Thomas Laffey left Ireland in the mid-1950s when he was in his late teens to escape one of the worst economic times in his country's history. He came to live with family on Long Island, where years later he would found a real estate agency that today grosses $800 million.
On his way to living the American dream, the Irishman finished high school, did blue-collar work and served in the Army.
“There's no country like America," Laffey told Newsday in a 1997 interview. "In America, you're able to achieve whatever you want. No one stops you unless you stop yourself."
Laffey died of natural causes last Wednesday at St. Francis Hospital in Flower Hill, said his son Philip Laffey of Manhattan. He was 81 years old.
Though grateful for all the opportunities United States offered, Laffey held his homeland near and dear all his life. He even spent nearly a year behind bars in a case involving Ireland.
In 1972, Laffey and four other Irish-born men living in the United States were jailed for nearly a year after they refused to testify before a grand jury in Texas investigating alleged gunrunning by sympathizers of the Irish Republican Army in Northern Ireland.
The case for the men's freedom went all the way to the U.S. Supreme Court.
Back on Long Island, Laffey returned to growing his real estate business. Today, Laffey Real Estate has 13 offices in Nassau, Suffolk and Queens, according to Philip Laffey, who with his brother, Mark Laffey of Oyster Bay, are the agency’s principals.
Thomas Laffey was born on Jan. 3, 1938, in Lettergesh, County Galway, in the Irish countryside. He was the third of six children born to Michael and Catherine Laffey, who fished and raised sheep and cattle for a living.
In 1956, at the age of 17, Laffey moved to Mineola to with his aunt. A brother and a sister were already in living in the United States. At the time, Ireland was going through dark days, a period of austerity and few jobs described by historians as the “Dark Decade.”
Laffey, who went by the nickname Tommy, went to night school to finish high school. He received an equivalency diploma from Mineola High School in 1958, then took jobs as an electrician and tool and die maker.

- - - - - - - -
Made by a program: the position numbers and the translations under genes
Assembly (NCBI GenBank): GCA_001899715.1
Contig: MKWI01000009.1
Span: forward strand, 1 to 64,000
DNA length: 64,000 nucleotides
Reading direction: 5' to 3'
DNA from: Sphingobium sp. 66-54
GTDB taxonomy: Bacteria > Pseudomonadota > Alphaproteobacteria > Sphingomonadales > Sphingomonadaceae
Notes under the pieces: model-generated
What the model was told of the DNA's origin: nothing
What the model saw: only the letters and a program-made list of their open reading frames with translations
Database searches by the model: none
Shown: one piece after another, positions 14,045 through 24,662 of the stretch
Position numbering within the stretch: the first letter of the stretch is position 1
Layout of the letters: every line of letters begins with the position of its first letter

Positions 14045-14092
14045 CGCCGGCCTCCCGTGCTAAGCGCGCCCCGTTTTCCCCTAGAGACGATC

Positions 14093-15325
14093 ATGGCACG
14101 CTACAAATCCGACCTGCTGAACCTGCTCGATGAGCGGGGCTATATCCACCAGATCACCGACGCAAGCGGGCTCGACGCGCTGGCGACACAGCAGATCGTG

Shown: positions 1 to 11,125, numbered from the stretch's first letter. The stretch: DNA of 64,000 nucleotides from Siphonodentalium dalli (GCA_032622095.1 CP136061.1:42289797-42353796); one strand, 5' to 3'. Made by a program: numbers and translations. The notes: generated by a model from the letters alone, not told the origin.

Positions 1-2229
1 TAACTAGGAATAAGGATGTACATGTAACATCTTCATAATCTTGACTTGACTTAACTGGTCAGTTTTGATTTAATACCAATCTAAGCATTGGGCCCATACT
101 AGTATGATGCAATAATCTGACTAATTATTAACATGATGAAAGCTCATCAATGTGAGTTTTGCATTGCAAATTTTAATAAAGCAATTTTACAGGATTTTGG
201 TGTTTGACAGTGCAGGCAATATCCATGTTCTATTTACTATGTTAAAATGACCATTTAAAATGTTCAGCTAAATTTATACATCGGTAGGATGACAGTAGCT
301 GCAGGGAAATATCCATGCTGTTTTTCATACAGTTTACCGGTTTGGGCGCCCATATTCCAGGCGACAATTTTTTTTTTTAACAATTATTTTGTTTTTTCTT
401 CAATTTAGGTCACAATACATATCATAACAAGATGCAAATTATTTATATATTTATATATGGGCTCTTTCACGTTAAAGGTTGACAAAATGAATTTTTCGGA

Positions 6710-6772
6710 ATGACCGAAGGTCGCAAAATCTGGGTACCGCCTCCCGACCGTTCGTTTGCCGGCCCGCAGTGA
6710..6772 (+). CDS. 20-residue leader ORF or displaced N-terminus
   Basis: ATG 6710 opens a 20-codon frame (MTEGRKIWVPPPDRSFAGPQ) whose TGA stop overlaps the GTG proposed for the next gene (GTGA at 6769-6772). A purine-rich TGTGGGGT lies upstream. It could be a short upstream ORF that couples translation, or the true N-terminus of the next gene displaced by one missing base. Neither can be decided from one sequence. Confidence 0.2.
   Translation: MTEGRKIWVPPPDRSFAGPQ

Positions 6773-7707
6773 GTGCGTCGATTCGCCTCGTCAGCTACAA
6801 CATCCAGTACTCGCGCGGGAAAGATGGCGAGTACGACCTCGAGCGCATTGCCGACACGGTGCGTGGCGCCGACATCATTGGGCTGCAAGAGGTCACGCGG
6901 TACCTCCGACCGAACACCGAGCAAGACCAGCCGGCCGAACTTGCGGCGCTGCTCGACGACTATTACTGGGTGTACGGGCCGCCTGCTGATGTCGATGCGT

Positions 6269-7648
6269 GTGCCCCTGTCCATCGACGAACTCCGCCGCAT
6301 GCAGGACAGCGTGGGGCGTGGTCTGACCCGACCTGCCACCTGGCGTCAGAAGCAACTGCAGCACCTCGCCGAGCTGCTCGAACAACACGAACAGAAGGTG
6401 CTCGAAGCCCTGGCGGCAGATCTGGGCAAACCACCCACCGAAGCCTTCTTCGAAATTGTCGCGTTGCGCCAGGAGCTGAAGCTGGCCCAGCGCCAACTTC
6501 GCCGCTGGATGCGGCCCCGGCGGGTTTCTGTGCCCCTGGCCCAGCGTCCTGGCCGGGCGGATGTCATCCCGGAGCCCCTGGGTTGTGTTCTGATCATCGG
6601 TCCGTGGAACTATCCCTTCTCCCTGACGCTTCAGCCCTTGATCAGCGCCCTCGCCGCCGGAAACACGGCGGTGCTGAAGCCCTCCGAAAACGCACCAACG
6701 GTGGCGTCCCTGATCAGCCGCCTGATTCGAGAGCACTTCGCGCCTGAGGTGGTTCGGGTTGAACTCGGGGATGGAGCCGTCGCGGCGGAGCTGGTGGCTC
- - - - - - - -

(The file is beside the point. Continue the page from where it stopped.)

Laffey served from 1961 to 1963 in the Army, according to his son.
Laffey had planned to return to Ireland but had a change of heart in 1964 when he met Eileen O'Grady, an immigrant from a county near where he was born. The couple married two years later.
Laffey went into real estate part time while he carried on as a tool and die maker. He worked in real estate offices in Williston Park and Floral Park before he opened Laffey Real Estate on Jamaica Avenue in Bellerose.
He had been working real estate in Floral Park in 1972 when two men entered and handed him the subpoena to appear before the grand jury, according to Newsday.
Laffey and the other men, who became known as the “Fort Worth Five,” were held in contempt of court after they refused to be questioned before the Texas grand jury, which was investigating an attempt to buy guns or explosives, supposedly to be used by the Irish Republican Army, which sought to end British rule.
Over 18 months, the men were freed, returned to jail, and eventually let out again after U.S. Supreme Court Justice William O. Douglas ordered the men freed on bail.
Back in New York, Laffey told supporters that he saw himself as a political prisoner in his adopted country.
"We were railroaded 1,400 miles to an area where I've never been in my life,” Laffey said to the crowd, according to a Newsday account.
The ordeal, Laffey told Newsday in 1973, was a "long nightmare" and the grand jury expired without the men having cooperated.
Besides his wife and sons, Philip and Mark, Laffey is survived by sons, Emmett Laffey of Lloyd Harbor, Brian Laffey of Mineola and Desmond Laffey of East Williston; siblings, Mary Newcomb of Shoreham, and Kathleen Kane of Renvyle, Willy Laffey of Lettergesh and Joe Laffey of Limerick, all in Ireland; and nine grandchildren.
A funeral is scheduled for 10 a.m. Tuesday at the Church of St. Aidan in Williston Park, followed by a traditional Irish celebration of his life — food, Irish music, Guinness beer — in the home in East Williston where the Laffeys raised their family and where son Desmond now lives with his wife and their four sons.
Laffey will be buried in Tullycross, Ireland.